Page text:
The Seattle Art Museum presents Imogen Cunningham: A Retrospective from Nov. 18 to Feb. 6, 2022. It will be the photographer’s first major retrospective in the United States in more than 35 years. Organized by the J. Paul Getty Museum, Los Angeles, the exhibition is a visual celebration of Cunningham’s immense contribution to the history of 20th-century photography.
It features nearly 200 works from her seventy-year career, including portraits of artists, musicians and Hollywood stars; elegant flower and plant studies; poignant street pictures; and groundbreaking nudes.
Beginnings in Seattle
Imogen Cunningham (1883–1976) had deep connections to the Pacific Northwest; born in Portland, she grew up in Port Angeles and Seattle. The precocious child of a free-thinking father, Cunningham decided to become a photographer around 1901, while still in high school.
Her father famously asked, “Why do you want to become a dirty photographer?” Yet he built her a darkroom in a woodshed, including the necessary and messy chemical supplies. Her first works were in the soft-focus, Pictorialist style.
Cunningham completed a chemistry degree at the University of Washington in 1907. During these years, she also participated in the artistic scene, becoming the youngest charter member — and only photographer — of the Seattle Fine Arts Society in 1908. She also apprenticed and then worked from 1907-09 at the Seattle studio of well-known photographer Edward S. Curtis. After a year-long fellowship in Dresden, Germany, Cunningham returned to Seattle in 1910 and opened what is considered the first studio for artistic photography in Seattle. Cunningham married a Seattle artist, Roi Partridge, in 1915, and eventually had three sons.
Artist and collaborator
SAM’s iteration of the exhibition highlights Cunningham’s collaborations with artists of many mediums, particularly dancer Martha Graham and sculptor Ruth Asawa. In a section of artist portraits is one of Graham, taken during a 1931 session that resulted in dramatic close-ups of the dancer’s face and body; also in this section is a video of the dancer in her iconic solo Lamentation (1930).
Cunningham was introduced to Asawa in 1950, and the two, though 43 years apart in age, established a lasting friendship. Cunningham regularly photographed Asawa and her looped wire sculptures and wrote on her behalf for a Guggenheim Foundation grant. The exhibition features seven Asawa sculptures alongside Cunningham’s five portraits of the artist and her work.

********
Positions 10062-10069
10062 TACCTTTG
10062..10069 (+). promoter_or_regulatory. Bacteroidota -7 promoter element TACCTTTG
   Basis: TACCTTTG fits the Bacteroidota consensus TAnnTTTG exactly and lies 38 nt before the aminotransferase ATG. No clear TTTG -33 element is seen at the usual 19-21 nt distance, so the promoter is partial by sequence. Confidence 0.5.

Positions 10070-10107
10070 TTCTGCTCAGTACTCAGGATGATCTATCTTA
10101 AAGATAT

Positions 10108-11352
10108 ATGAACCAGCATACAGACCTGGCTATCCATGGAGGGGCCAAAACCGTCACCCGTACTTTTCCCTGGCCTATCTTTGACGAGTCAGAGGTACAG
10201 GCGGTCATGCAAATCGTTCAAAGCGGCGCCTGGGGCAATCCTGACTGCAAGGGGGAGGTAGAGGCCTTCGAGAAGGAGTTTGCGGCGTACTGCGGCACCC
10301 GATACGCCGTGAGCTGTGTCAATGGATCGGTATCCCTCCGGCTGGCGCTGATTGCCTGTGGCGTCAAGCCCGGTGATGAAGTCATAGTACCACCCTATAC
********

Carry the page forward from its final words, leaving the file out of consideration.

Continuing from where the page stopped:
Another section of the exhibition features examples from Group f/64, a Bay Area association of photographers begun in 1932 that championed a direct and objective approach. In addition to Cunningham, the group included Edward Weston, Ansel Adams, Sonya Noskowiak, and more. Also on view are photographs by Gertrude Kasebier, Dorothea Lange, Listette Model, and more; they were all sources of inspiration for or collaborators with Cunningham.
The light within
The exhibition also explores the last 42 years of Cunningham’s life, as the artist continued to face challenges and late-in-life triumphs in her career. It was only in the final 12 years of her life that she finally began to receive attention, with major solo shows in New York, Chicago, and San Francisco; a 1964 Aperture monograph spearheaded by her champion and fellow photographer, Minor White; and a 1970 Guggenheim Foundation grant that enabled her to print a cache of her early glass plate negatives.
During these years, she continued to innovate, gravitating toward street photography and creating cleverly composed examples of the genre. She also taught and mentored young artists, and she became involved in civic issues in San Francisco, as well as the civil rights and the anti-war movements.
At the age of 92, she embarked on a final series focusing on aging, traveling with an assistant to document subjects. On view in this final gallery is Portrait of Imogen (1988), a short documentary film directed by Meg Partridge.
• Closed Monday & Tuesday
• Wednesday–Sunday 10 a.m.–5 p.m.
• Holiday hours on the website
Special Exhibition Prices
• $29.99 Adult
• $17.99 Senior (65+), Military (with ID)
• $12.99 Student (with ID), Teen (15–18)
• Free for children (14 and under)
• Free for SAM Members
• First Thursdays: Free to all
• First Fridays: Free general admission for seniors (65+)
Details are subject to change. For the most up-to-date information on planning a visit, go to seattleartmuseum.org.